Within five short minutes, he received a meek page from Hoshi. A message from the surface. Collecting himself, the captain ran his hands through his hair, sniffed, and cleared his throat, before stepping out onto the bridge.
As he emerged, no one quite met his eye: each crewmember suddenly very busy with an important, time-sensitive task at their workstation. Hoshi passed him a PADD with transport coordinates on it.
“Thanks, Hoshi,” Archer said, taking it. His voice was very slightly hoarse from all the yelling.
“No problem, sir,” Hoshi said, with a small, sly smile. “And if I may say so, sir?” she requested respectfully, “You kick ass, sir.”
Archer regarded her with a surprised and gratified sort of frown. “Why, thank you Hoshi.”
“You’re welcome,” she replied cheerfully, getting back to work.
The captain glanced around at his busy staff, nodding to himself in sudden gruff approval as he entered the turbolift. The doors swished closed and he was shunted swiftly toward the transporter pad—to go retrieve the one of them who was missing.
* * *
Soval walked slowly, his hands behind his back. Archer tried not to hurry, matching the older man’s measured pace, though he was impatient to finally see T’Pol.
“I did not expect to see you today, Captain,” Soval commented.
“Nor I,” Archer replied. “I hope I didn’t interrupt anything.”
Soval’s face came as close as it ever did to smiling. “Hardly. My duties are…somewhat lighter than they used to be. I was working in my new garden when I received the call from the Vulcan ‘government’—such as it is. Though I am no longer officially ambassador to Earth, it seems that nobody else wants to deal with you, Captain.”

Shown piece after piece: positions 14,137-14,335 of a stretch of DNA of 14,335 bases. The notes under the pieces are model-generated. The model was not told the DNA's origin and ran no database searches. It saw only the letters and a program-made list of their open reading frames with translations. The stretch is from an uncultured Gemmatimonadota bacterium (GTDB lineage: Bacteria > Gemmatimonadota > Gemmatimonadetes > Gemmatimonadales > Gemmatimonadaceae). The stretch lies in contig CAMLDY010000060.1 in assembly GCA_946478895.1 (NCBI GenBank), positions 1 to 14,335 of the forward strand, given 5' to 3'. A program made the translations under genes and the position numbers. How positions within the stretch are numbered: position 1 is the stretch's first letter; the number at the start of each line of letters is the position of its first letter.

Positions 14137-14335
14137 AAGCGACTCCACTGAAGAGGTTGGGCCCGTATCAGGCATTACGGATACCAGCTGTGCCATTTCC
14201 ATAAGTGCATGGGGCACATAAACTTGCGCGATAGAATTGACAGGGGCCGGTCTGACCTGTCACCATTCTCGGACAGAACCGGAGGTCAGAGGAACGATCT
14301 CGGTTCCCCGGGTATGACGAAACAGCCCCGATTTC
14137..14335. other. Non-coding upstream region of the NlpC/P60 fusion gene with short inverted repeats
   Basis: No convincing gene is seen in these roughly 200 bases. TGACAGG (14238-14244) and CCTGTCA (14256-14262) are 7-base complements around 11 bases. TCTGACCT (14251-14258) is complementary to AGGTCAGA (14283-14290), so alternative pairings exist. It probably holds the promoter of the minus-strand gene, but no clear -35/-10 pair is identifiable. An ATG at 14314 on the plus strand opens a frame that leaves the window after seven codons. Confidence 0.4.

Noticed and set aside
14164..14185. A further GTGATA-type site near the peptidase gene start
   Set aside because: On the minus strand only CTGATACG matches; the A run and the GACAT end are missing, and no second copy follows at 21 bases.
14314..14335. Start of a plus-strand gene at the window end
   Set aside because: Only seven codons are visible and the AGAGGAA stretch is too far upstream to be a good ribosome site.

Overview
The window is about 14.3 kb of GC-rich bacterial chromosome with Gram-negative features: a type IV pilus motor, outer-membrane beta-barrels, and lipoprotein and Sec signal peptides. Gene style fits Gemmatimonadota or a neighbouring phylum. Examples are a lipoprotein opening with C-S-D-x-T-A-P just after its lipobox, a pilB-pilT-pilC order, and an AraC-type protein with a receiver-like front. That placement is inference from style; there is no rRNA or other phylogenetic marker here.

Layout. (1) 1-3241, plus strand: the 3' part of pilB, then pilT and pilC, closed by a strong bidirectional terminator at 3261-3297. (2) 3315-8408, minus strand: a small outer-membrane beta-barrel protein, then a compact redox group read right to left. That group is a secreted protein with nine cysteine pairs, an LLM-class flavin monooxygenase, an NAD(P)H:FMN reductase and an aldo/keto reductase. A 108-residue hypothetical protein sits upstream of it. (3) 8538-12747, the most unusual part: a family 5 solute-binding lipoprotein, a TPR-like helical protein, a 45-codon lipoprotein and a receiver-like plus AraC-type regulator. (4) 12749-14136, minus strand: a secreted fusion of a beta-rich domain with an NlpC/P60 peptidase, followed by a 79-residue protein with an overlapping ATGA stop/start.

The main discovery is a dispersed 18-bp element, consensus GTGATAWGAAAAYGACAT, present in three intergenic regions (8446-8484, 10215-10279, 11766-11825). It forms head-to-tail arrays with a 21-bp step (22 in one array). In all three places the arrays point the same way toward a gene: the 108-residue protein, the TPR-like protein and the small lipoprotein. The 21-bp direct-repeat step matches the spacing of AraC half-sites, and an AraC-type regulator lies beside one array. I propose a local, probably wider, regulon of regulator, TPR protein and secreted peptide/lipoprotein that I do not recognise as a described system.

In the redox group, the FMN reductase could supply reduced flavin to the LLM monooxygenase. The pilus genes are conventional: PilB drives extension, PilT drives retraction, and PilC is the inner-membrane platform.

“Huh,” Archer responded, not disturbed in the least. “I wonder why that would be.”
“A mystery, I am sure,” Soval offered. They stopped outside the ward they had been directed to by the receptionist downstairs. Soval nodded briefly, indicating that the captain should go on without him. Archer frowned slightly.
“I hope you’ll stop in and say hello to her. I think she’d appreciate seeing you, Soval.”
The older man inclined his head, strangely grateful for the friendship of this peculiar crew of explorers. “Perhaps I will bring her some tea.”
“She’d like that,” Archer said, smiling. “See if you can find her any mint.”
Soval’s eyebrows lifted in mild surprise. “Mint? Now you have given me something to do while you visit.” His mind ticked over the possible strings he could pull to find a packet of mint tea within a short span of time.
Archer smiled to himself, leaving the Vulcan man deep in thought, and walked through the large ward doors, which silently swished aside to allow him entry.
A nurses’ station faced him immediately upon entering the area. Two slim young workers sat at the desk: one male and one female, with identical short black haircuts. At the doors’ opening, they glanced up from their unhurried work to briefly examine the visitor, exchange a dispassionate glance, and return silently to their tasks.